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Peeling back the layers of Lag Ba’Omer
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Peeling back the layers of Lag Ba’Omer

Happy Lag Ba’Omer! What, you might be asking, is that? The easy answer is it’s today — 18 Iyar, May 26 (this year) — and a day of picnics, bonfires, bows and arrows, weddings — and haircuts!

It is also one of those days on the Jewish calendar that is like an onion, with each peeled layer revealing another layer of meaning. In that way it is, perhaps, the quintessential Jewish holiday.

The literal description: It’s the 33rd day of the Omer (the word means a “sheaf of wheat” and derives from sacrifices brought to the Holy Temple in ancient Jerusalem) — the 49 days that are counted from the second night of Pesach until Shavuot, the holiday that marks the Israelites’ receiving the Torah at Sinai, seven weeks after leaving slavery in Egypt. We count the days of the Omer as a spiritual progression from the afflictions of bondage to the Torah that defined national and religious freedom.

Another layer: It was the day that saw the end of a plague that decimated the students of Rabbi Akiva in the second century — so Lag Ba’Omer took on a mantle of happiness in the midst of what is regarded as a period of semi-mourning. (The period also became associated with post-Easter massacres of Jews in the Middle Ages.)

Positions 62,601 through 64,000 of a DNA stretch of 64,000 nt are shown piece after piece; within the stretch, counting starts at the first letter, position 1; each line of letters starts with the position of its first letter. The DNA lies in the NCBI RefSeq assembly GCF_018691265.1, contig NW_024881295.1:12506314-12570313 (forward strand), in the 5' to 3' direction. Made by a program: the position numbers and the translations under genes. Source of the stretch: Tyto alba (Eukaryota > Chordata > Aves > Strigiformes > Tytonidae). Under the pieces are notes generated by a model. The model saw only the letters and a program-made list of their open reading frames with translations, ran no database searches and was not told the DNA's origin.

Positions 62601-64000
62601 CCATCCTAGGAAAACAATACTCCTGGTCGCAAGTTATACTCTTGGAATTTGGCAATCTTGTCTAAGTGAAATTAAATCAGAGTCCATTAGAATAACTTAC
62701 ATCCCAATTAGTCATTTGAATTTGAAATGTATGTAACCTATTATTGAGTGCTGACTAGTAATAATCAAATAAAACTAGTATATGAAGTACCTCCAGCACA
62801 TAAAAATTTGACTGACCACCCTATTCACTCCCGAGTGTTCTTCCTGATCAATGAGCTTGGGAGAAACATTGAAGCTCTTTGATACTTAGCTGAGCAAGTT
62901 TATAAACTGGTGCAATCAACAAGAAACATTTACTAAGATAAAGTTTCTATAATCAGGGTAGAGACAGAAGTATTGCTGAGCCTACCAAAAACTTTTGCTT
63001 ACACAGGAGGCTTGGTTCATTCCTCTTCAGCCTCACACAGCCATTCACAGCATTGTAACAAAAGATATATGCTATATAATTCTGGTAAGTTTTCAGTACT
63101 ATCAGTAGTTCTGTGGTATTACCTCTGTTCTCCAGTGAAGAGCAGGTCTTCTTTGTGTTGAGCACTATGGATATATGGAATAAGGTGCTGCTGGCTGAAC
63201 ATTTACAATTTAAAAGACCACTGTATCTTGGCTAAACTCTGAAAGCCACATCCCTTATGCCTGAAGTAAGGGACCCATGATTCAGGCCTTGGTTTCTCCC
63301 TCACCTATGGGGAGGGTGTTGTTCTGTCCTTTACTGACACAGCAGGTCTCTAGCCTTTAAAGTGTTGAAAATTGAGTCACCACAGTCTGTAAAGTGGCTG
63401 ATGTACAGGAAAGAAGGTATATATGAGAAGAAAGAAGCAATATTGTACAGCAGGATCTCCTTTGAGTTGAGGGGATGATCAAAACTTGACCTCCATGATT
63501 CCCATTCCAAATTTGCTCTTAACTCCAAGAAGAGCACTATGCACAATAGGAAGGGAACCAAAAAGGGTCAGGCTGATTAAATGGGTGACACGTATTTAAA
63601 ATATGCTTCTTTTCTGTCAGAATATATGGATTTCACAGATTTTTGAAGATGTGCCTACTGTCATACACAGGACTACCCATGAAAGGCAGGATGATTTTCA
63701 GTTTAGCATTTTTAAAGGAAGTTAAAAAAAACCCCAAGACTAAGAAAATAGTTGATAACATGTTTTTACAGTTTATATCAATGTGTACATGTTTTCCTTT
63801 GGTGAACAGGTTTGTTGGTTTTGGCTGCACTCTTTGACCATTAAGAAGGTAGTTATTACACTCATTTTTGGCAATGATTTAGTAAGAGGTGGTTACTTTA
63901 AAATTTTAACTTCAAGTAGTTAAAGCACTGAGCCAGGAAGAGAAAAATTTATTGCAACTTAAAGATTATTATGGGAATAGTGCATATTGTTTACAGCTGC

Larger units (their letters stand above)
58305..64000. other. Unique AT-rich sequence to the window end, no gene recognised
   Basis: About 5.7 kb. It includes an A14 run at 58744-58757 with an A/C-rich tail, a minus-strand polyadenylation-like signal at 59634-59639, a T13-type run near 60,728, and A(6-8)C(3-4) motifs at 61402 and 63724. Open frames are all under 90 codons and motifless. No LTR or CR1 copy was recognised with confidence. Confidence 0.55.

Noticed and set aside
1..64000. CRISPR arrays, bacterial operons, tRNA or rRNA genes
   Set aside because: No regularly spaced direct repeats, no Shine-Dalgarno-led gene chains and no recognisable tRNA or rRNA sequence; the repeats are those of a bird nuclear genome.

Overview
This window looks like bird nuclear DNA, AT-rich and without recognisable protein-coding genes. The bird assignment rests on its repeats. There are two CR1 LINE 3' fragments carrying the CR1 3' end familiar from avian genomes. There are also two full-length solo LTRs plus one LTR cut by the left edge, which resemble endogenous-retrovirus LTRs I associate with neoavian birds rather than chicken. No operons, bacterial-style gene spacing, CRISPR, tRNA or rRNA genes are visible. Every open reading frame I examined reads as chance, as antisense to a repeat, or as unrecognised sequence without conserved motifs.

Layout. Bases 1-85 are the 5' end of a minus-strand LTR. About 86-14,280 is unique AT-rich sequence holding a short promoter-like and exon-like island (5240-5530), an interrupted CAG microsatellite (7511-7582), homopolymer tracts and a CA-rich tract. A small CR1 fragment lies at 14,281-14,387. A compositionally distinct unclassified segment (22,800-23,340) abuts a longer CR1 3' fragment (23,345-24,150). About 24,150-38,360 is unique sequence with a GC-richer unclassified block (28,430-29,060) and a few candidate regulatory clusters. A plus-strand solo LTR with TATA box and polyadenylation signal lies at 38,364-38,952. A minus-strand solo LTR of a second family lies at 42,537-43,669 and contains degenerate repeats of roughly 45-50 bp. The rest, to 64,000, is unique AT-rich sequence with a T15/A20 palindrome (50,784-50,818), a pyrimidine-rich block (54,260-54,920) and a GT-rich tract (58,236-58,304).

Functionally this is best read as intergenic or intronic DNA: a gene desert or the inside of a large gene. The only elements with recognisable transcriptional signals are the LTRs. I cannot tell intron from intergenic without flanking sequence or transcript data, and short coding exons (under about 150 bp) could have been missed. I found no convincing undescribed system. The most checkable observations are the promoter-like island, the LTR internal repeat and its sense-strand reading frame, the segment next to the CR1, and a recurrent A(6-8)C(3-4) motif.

During the Omer, many of the hallmarks of mourning attach: no simhas or parties and no haircuts, etc. Some lift these customs solely on Lag Ba’Omer; for others, the day marks the end of the mourning practices. 

But wait, here’s another layer: That “plague” may actually have been a kind of code the rabbis used to refer to a legendary uprising against their Roman oppressors led by Bar Kochba, Rabbi Akiva’s mentor — so Lag Ba’Omer can also be viewed as a victory, albeit temporary, of the Jews.

And one more: The day is also the anniversary of the death of Rabbi Shimon Bar Yochai. The second-century sage survived the massacres and continued to live in a cave, studying Torah and mysticism. Some credit him as the author of the Zohar, a main text of the Kabala. (Academics attribute the work to Moses de Leon, a 13th-century Spanish rabbi and kabalist).

Bar Yochai is said to have told his disciples to mark the date of his passing with joy. 

So on Lag Ba’Omer, Israelis visit the northern town of Meron, where Bar Yochai is buried, and light bonfires and sing hymns. Those celebrating the day have picnics and shoot bows and arrows to commemorate the passing victory against the Romans. As the mourning is lifted, couples get married and generally make merry.

It’s also the day people who follow the custom of not cutting a child’s hair for the first three years of life choose for the first shearing.

But that’s another story, and requires a different onion.

The bottom line is Lag Ba’Omer is a day of rejoicing, so put away your onion, and celebrate!

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